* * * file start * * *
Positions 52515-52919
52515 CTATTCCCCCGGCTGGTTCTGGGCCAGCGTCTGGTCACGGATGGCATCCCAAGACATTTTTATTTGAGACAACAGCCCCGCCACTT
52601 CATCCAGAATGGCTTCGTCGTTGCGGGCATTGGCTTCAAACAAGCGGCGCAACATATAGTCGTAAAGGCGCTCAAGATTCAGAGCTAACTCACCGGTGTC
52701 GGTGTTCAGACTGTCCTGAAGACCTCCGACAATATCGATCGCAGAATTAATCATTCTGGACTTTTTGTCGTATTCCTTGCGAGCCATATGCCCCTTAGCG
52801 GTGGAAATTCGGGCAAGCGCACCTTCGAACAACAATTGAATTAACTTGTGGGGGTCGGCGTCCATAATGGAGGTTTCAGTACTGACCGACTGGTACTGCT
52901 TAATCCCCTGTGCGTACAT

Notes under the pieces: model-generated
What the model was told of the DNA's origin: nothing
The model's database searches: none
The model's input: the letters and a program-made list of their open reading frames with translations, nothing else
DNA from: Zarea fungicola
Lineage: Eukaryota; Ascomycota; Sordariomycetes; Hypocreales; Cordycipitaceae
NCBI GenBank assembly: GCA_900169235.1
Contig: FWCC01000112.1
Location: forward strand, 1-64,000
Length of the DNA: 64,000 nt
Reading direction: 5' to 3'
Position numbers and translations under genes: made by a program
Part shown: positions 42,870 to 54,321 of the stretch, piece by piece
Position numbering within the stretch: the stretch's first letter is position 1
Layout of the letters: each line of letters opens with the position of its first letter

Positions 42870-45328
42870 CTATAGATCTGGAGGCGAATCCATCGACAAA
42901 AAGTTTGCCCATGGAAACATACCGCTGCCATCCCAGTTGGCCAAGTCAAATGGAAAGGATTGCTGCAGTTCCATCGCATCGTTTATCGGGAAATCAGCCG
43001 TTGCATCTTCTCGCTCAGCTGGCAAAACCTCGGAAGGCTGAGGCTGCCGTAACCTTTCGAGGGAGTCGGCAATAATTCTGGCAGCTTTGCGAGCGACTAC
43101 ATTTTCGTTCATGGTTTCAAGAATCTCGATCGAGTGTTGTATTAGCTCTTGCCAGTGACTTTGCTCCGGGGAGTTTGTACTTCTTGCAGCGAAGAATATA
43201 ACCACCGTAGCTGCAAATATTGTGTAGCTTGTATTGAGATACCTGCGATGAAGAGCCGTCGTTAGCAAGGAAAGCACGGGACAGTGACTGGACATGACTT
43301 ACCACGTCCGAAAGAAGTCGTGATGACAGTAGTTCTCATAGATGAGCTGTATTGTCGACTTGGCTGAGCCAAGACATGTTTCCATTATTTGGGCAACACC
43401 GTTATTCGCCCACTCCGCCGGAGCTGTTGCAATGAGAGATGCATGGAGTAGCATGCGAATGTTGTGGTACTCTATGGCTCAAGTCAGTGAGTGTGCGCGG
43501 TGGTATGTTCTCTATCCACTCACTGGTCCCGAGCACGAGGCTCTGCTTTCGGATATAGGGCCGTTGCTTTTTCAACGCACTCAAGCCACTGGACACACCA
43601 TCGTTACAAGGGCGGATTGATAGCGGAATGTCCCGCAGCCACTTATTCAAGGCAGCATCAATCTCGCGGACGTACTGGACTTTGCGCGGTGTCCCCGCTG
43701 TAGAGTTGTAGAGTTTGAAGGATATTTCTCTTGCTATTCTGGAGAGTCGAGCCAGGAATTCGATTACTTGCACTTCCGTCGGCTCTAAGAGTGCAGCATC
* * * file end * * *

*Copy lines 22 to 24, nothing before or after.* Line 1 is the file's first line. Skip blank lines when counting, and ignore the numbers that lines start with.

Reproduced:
Positions 42870-45328
42870 CTATAGATCTGGAGGCGAATCCATCGACAAA
42901 AAGTTTGCCCATGGAAACATACCGCTGCCATCCCAGTTGGCCAAGTCAAATGGAAAGGATTGCTGCAGTTCCATCGCATCGTTTATCGGGAAATCAGCCG